In January, the new online literary place called Real Pants asked Christopher DeWeese to assemble a series of tributes to the much beloved poet Tomaz Salamun who passed away in late December of 2014. Here is a link to this collection: Stars Will Fall on Your Head . Contained here among poems and heartfelt memories, is a recording of an extraordinary reading Tomaz gave at Umass. 

I'd like to repost my contribution to this tribute below:

 

Paradise means an enclosed garden 

“We have a collection of Zoos / we keep them in an animal called memory”  Martin Corless-Smith

Tomaž Šalamun was my professor at the Michener Center for Writers during the spring semester of 2011. He was invited to teach a literature course on contemporary European poetry. That semester, I also took a class with Mary Ruefle who was leading a workshop at UT.  Tomaž and Mary formed a Friday night ritual of eating together at the Italian restaurant Vespaio on South Congress.

*

Tomaž’s class had a show-&-tell structure. He’d mailed to Texas a large box of books from his own library, out of which he would make for us photocopies of poem upon poem from all over Europe. A small forest of photocopies each week! He would begin each round of offerings, and we’d circle the table, each presenting the work of a poet, or movement. Beautiful forest. We talked about translation, war, censorship, exile, languages, painting, prison, and how no culture exists without poetry.

*

About one’s life as a reader, he said: It is food. You have to read what feeds you, no matter how unpopular the author or how obscure.

*

We would pronounce his name at least four different ways, and he’d reassure that each was correct.

*

My son, who has a diagnosis of autism, was six at the time when Tomaž and Mary were in Austin.  Conversation was difficult for him, though he had a large vocabulary. We’d play a rhyming game where I’d say a word and he’d echo back another. Street. Feet.

One night we were having a small dinner party, and I told him that Caleb and Daisy were coming, and Tomaž and Mary were coming.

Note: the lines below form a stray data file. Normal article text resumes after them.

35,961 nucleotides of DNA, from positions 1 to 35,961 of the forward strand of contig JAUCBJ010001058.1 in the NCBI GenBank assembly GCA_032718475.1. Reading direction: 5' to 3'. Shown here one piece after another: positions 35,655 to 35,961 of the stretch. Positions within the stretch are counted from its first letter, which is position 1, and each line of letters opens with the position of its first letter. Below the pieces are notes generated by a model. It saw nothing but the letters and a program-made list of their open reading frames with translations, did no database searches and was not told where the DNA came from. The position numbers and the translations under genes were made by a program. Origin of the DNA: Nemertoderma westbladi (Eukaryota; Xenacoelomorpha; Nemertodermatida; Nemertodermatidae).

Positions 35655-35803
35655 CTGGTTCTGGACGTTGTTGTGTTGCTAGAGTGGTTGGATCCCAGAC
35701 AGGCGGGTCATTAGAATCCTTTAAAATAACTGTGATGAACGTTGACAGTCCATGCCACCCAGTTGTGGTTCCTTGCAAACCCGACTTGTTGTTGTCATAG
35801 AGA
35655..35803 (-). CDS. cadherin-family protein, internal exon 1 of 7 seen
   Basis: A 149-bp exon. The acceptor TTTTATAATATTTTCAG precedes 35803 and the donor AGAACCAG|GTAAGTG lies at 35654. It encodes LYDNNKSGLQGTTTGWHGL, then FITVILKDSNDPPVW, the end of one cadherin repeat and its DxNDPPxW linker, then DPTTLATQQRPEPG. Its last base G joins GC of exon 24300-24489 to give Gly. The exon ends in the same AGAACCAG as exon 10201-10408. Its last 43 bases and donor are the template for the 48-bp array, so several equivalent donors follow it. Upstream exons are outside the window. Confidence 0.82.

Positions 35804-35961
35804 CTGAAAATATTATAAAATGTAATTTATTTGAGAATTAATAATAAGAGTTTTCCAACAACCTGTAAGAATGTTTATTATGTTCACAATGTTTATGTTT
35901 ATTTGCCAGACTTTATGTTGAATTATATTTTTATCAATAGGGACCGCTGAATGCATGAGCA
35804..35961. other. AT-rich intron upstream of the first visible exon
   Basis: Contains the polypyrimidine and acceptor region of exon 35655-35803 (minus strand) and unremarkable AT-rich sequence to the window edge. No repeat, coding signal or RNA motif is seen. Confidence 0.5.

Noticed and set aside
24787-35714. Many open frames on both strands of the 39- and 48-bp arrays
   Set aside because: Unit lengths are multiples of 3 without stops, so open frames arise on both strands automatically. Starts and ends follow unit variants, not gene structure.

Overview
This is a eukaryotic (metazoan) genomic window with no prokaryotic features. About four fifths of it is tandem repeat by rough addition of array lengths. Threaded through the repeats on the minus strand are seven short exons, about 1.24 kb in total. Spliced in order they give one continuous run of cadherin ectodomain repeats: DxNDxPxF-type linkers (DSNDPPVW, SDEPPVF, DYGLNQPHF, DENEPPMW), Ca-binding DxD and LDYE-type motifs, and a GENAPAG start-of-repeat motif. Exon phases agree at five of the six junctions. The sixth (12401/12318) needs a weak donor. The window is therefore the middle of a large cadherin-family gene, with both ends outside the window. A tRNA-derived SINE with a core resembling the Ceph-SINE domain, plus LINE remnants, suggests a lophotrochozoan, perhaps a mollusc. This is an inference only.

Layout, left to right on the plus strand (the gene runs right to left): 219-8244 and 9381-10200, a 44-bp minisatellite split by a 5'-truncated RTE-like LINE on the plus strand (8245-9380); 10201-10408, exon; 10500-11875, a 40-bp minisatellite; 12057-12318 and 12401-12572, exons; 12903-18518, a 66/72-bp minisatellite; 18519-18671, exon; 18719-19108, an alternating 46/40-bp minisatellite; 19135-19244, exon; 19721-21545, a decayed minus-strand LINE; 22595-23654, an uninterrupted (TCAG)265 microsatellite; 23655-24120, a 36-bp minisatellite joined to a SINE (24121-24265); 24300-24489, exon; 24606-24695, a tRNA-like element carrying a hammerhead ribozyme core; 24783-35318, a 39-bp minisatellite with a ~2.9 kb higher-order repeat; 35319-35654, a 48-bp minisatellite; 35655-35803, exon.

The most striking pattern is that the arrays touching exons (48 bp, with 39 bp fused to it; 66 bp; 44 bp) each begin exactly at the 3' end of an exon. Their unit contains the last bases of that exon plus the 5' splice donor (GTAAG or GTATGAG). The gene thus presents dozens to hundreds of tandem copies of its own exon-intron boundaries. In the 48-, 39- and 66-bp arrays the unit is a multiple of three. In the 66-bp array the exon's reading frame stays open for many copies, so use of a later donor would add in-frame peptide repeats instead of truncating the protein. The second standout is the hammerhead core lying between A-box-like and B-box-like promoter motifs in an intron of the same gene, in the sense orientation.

He rhymed Daisy to hazy, Mary to hairy.  He said Tomaž was mirage. “Caleb” stumped him. I suggested May love.  He eventually settled upon hayloft.

*

Tomaž apologized the first day of class claiming he’d never taught a literature course before. He would often remark that his English was poor. When my husband Jeff raised his glass to a future in which Tomaž wins the Nobel Prize, Tomaž said: no never, my work is too strange for them.

*

In class he encouraged us to share our own work. His responses were often not verbal, but made of expressive noises. In describing Claire’s poem, he stood up making the onomatopoeia for gigantic, spread out his limbs as though he were straddling two towers, and began taking steps like a walker on stilts, except these were building-sized stilts that made crushing sounds.

*

The night of Tomaž and Mary’s reading at UT was the night of cosmic news.  Before the reading began, Mary gave the announcement that Dean’s heart had arrived. He would go into surgery at 10pm.

Tomaž read first, leaving a wake in which Mary quietly stepped into, and rather than saying Thank you for your stunning work, or What an honor to be here with you, she inclined her body in a long, formal bow to him.

*

After many glasses of champagne at the reception, we all went out on the lawn, a huge circle of writers, and we held hands, and Tomaž lead us in chanting Dean Dean Dean. A ring-around-the-rosie procession chanting doctors doctors doctors. Then nurses nurses nurses.

*

In my bestiary, Tomaž is the tree that grows peacocks from its branches.

*

He told me in my kitchen, Carolina, your son, there is nothing, absolutely nothing wrong with him, he’s fine.

*

About the afterlife, Shamala said: Tomaž has a beautiful soul––I am not worried for his afterlife.

About the afterlife, Jeff said: He’s made heaven sweeter and weirder.

About the afterlife, Dean said: Let his flaming head be forever telling us to be artists.